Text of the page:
Maranello, 21 June – Italy v Brazil is one of the most evocative football matches in the world, not least because the teams on the pitch have won more World Cups than anyone else (four for the Europeans, five for the South Americans). It is also a special match for anyone with a double passport who has spent his sporting career with Italy’s other outstanding sporting team, Ferrari. We’re talking about Felipe Massa, who was born and brought up in Brazil but has grandparents from Cerignola in Puglia in the south of Italy.
With little more than 24 hours to go before the match in Salvador we met up with Felipe, who was in Maranello for a session in the simulator ahead of the British Grand Prix: this time there was no talk of Formula 1, just football.
“I will be supporting Brazil, absolutely no doubt!” said Felipe. “I’m Brazilian, I was born in Brazil: it’s true that my family has Italian roots and that’s why when Brazil aren’t playing I support the Italian Azzurri. Italy is my second favourite country to be – obviously after Brazil.”
The Ferrari driver has faith in the potential of the team managed by Felipe Scolari: “We have a good group of players who are young and on the way up. My favourite is Neymar: I think his moment is coming, he’s playing very well. The Confederations Cup is an excellent test ahead of next year’s World Cup: that is the most important date for every footballing nation – even more so for whoever’s hosting it, like us this time. In the World Cup you never know who can win it: we hope to be up there with the best teams fighting for the trophy.”
Italy have played Brazil five times in the World Cup but Felipe has only seen one of them live, the last one: “I remember the final of USA 94 very well, that day when Roberto Baggio gave us a big hand,” says Felipe with his tongue in his cheek. “In 1982 I was too small, little more than a year old, but I know how much that defeat in Barcelona made our fans suffer: that Brazil team was truly a great team, full of exceptional players.”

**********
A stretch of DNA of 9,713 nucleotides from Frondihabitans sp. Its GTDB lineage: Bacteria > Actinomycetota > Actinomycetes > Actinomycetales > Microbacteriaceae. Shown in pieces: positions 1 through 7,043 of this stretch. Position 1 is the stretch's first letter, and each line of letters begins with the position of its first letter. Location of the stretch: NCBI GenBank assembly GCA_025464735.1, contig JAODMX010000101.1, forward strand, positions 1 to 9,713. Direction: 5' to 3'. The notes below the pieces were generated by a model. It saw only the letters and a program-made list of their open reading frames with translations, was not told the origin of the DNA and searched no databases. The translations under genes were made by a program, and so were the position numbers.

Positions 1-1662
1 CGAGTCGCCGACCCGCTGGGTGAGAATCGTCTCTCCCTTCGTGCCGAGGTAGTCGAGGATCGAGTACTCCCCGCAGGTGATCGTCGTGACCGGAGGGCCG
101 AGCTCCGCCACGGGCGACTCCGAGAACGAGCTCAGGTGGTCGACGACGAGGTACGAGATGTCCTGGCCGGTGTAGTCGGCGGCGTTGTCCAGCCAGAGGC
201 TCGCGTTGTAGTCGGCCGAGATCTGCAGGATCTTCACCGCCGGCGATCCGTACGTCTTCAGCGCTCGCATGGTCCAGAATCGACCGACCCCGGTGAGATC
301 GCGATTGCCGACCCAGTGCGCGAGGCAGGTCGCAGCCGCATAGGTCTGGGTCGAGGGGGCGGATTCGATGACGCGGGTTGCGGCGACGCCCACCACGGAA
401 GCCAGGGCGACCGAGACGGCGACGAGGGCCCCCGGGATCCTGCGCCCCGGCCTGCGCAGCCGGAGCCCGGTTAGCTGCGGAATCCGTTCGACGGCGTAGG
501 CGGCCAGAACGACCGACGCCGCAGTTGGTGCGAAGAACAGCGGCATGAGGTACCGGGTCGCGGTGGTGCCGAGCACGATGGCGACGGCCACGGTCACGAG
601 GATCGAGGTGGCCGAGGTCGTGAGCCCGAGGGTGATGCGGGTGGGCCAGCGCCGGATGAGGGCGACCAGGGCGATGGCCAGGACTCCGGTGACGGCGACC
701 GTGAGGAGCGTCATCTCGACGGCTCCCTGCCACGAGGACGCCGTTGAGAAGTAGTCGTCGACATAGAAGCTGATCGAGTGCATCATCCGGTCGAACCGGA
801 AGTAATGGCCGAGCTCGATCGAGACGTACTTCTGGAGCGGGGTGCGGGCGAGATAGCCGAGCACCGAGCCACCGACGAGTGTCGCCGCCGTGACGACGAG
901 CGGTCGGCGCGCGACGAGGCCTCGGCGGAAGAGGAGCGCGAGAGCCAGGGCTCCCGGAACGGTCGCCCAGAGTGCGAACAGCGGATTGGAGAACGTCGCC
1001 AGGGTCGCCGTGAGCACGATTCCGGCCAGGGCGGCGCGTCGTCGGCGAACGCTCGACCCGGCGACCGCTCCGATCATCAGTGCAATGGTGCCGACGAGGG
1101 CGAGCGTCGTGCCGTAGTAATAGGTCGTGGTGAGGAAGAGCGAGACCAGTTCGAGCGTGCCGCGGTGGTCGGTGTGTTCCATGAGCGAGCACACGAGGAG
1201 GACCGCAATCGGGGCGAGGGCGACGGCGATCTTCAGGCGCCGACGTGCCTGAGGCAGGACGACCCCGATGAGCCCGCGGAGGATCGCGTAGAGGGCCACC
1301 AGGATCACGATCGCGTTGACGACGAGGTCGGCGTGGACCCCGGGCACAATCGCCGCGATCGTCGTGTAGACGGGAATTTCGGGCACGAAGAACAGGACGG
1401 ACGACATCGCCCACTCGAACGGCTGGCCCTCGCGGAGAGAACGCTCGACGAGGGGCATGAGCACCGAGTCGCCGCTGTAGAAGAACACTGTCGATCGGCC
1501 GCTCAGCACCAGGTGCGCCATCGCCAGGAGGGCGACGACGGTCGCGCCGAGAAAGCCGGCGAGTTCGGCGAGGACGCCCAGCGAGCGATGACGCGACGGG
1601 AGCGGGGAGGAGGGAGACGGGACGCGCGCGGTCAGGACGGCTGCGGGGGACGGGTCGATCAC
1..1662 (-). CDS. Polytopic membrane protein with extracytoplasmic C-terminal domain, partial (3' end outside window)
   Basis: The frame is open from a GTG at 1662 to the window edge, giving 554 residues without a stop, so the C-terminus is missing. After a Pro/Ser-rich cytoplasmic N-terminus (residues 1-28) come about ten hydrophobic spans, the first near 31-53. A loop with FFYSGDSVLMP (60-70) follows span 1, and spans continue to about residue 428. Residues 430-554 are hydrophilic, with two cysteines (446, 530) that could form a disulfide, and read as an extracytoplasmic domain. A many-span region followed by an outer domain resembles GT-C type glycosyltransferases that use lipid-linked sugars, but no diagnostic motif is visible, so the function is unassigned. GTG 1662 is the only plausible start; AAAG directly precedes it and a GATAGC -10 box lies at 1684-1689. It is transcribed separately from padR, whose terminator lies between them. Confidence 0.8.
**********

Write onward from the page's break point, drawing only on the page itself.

Asked about which Italian player he would most like to snatch from Prandelli, Felipe has a clear idea: “Pirlo! I really like him and he’s a great player; in his position on the pitch he can have a major impact on the game. We have good attackers and a solid defence but perhaps we’re missing something in the midfield. Balotelli? He is also a great talent but when it comes to strikers I’m happy with the players we have!” But Felipe won’t have to worry about Pirlo, at least not tomorrow evening: an injury to his right calf muscle means the Juventus midfielder will miss Saturday’s game.
The Confederations Cup is also becoming the stage for a growing movement of protests that is gradually getting the whole South American country involved. Felipe, who is not someone who pretends to live in a bubble far removed from the real world, has a precise opinion about the situation: “I like this movement because I think that in our country there are so many things that must improve, especially for the people. Obviously I am against any kind of violence from any side. We must hope that these protests serve as a stimulus to the politicians to make the right choices: Brazil is an enormous country, which has made giant steps in certain sectors but which still has a very long way to grow in others.”